EXIT INTERVIEW: Carl Lewis
In the ’80s, Eddie Murphy’s imitation of Carl Lewis went like this: “I’m Carl Lewis! I can run faster than God! I’m Carl Lewis!” That’s not far from the truth, both of Lewis’s speed and his ego. But the 46-year-old says he’s matured — he’s acting, and he’s ready to remake track and field’s image, starting with an appearance at the Hershey’s Track & Field Games on August 2nd through 5th. He’s Carl Lewis!
How much stuff in Willingboro is named after you? Is there a Carl Lewis Boulevard? Carl Lewis Municipal Waste Center? [laughs] My high-school stadium is named after me. I’m sure some people there would like to do the waste center — trust me.
Is there a love/hate relationship with some folks in the ’Boro? Ninety percent of the people say, “We’re so proud of you.” Ten percent say, “He thinks he’s all that. He forgot where he came from.” But I just moved my mother back to Mount Laurel, and I bought a place as well. I speak to the schools every year. I love South Jersey.
Do you refer to yourself in the third person, like “Carl Lewis is hungry! Somebody make Carl Lewis a sandwich!”? No, I’m not into that. I’m still just exactly who I am. It does not make sense to me that I won nine gold medals. Athens [in 2004] was the first time it really crystallized in my mind. It took three guys there to do what I did in one Olympics. But I still don’t really get it.
Did your reputation as arrogant and aloof bother you? It did when I competed, but let’s be real — I demanded that I stay at the penthouse suite in every hotel. Everyone ate in the dining room, and I had room service. Then when we got to the meet, they all sat on the bench and I sat somewhere else. I’m more mature now, and I totally get it. I was aloof, I was arrogant. But it wasn’t in a mean way. And it worked.
Why come to the Hershey games? I thank Justin Gatlin for testing positive [for steroids]. That’s a horrible thing to say, but someone’s loss is someone else’s gain. They called me and wanted an athlete everyone knows is not on drugs. I want to observe what’s wrong with the sport and do something about it. That’s why I stood off by myself at the Penn Relays — to watch. I have some big ideas that I’ll announce to change the sport.
Is it true you were drafted by the Chicago Bulls in 1984? Yeah. I’m not a basketball player, and I refused to take a contract for less than Jordan [laughs]. I was drafted by the Cowboys first, ironically, because I’m the most insane Eagles fan. Imagine how much I would have talked [to the defender]. “You better back off. Please. I get by you, it’s over.” I’d be all in his ear.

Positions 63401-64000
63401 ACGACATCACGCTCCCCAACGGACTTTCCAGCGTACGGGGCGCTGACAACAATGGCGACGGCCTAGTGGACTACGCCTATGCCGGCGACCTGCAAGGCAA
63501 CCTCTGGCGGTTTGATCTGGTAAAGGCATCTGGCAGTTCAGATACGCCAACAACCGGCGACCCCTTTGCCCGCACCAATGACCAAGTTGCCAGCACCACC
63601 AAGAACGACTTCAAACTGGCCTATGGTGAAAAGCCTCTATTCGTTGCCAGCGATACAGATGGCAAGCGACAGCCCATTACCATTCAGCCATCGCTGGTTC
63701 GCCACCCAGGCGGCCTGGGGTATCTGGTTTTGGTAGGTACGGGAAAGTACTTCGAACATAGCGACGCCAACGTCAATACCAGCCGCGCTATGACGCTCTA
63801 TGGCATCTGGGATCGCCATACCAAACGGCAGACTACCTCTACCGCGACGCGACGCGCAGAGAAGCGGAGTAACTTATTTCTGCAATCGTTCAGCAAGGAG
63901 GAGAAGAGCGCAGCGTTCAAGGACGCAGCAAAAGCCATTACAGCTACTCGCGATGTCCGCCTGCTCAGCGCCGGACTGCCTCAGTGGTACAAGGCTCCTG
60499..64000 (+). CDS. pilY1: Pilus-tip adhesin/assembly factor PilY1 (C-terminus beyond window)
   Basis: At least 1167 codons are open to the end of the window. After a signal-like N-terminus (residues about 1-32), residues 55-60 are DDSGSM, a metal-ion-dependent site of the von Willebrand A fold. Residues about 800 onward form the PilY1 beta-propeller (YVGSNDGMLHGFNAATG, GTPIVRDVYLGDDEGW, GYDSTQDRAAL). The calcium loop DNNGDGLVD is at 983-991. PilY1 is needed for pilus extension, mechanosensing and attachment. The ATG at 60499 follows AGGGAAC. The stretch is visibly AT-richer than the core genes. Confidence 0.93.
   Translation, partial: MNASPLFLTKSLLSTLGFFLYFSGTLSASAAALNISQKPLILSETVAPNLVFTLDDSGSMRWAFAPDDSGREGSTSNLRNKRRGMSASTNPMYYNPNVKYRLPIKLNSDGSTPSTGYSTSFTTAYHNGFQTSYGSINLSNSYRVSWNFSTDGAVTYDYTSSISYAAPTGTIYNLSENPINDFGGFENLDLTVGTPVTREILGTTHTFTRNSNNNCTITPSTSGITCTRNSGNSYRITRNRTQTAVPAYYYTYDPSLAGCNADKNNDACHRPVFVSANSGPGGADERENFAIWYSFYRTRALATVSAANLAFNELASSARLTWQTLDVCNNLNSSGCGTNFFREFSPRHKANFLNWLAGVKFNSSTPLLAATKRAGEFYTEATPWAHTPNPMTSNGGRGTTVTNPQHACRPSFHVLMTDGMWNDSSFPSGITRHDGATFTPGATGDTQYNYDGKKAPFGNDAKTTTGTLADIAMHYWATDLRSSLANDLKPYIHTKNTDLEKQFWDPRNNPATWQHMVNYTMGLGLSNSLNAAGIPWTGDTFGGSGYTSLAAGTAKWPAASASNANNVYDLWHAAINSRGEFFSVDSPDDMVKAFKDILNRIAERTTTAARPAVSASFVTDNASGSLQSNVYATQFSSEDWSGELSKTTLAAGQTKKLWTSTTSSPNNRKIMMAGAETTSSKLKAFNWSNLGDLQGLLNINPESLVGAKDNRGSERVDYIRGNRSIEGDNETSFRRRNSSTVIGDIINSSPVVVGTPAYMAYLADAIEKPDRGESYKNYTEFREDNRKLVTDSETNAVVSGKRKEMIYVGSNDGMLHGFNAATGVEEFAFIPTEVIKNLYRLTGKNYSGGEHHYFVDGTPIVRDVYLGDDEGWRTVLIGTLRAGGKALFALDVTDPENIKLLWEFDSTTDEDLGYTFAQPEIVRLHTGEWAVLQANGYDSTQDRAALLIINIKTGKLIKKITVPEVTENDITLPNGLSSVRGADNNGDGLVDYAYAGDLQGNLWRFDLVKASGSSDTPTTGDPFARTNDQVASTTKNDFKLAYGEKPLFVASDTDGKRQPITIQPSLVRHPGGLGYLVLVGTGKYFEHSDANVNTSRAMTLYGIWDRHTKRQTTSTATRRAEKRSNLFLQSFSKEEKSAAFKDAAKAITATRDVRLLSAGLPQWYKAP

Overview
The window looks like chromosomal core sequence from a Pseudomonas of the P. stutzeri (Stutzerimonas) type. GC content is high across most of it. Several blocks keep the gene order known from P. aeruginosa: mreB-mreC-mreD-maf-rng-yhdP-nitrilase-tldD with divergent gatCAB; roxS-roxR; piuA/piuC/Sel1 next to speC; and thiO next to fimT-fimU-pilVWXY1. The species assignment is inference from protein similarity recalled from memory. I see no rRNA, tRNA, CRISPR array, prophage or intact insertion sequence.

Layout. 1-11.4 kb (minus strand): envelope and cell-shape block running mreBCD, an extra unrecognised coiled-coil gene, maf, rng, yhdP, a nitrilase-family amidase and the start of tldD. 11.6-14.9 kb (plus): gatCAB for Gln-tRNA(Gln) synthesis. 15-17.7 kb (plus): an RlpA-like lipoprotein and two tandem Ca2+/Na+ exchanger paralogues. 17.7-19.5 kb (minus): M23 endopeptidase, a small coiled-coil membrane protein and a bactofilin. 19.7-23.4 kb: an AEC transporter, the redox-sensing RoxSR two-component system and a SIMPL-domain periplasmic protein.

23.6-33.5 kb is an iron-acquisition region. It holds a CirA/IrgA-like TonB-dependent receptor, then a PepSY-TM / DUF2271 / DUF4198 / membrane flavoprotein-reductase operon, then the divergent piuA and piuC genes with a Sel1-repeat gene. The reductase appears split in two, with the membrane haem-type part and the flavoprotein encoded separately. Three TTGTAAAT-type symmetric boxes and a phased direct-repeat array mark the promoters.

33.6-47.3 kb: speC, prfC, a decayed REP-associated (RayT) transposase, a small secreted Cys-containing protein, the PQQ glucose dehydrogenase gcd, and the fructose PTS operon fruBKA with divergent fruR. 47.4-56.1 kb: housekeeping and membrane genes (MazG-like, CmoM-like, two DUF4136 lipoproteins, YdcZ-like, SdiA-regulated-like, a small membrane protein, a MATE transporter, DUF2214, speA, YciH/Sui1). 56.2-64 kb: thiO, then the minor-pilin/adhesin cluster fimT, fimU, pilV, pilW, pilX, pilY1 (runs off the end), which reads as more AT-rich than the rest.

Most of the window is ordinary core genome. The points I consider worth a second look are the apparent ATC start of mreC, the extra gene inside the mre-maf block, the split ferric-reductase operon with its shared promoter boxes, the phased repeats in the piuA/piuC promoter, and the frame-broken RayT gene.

I’m having fantasies of you in an Eagles jersey. If they had drafted me, I would have thought about it. That’s how big an Eagles fan I am.
Elite wide receivers and sprinters have a lot in common. Did you ever meet Terrell Owens? Yes. I think he should be on medication [laughs]. Or he stopped taking it. I like him, but I think he’s bipolar.
Let’s talk about your acting career. I enjoyed the acting reel on your website and your role as the ’70s foul-mouthed pimp Silky Slim: “Look, bitch, I want my money or I’m gonna smack you like I smack my ho!” I just tried to create something that was totally the opposite [of myself]. Believe it or not, that was totally ad-libbed. We shot in downtown L.A., and we were stopped by guys saying, “It’s okay, Carl, we’ll get ’em!” Don’t you see the camera?
What did your role in Hilary Duff’s Material Girls teach you about the craft? My acting coach was also her coach. I learned you don’t get a lot of opportunities, so you have to seize the moment. I just wrote a script called Soloman’s Pride, based on Philadelphia. I want to shoot on location. It’s a family drama.
What was more embarrassing — the European music video you made in the ’80s, or you butchering the national anthem at an NBA game? You know, they’re both part of the process. I’m like, whatever. I don’t take it that seriously.
There’s a fascination in seeing someone so successful do something badly for a change. You become human. You know, I’m glad you said that. Maybe the message is I’m exactly like everybody. I was just able to run faster.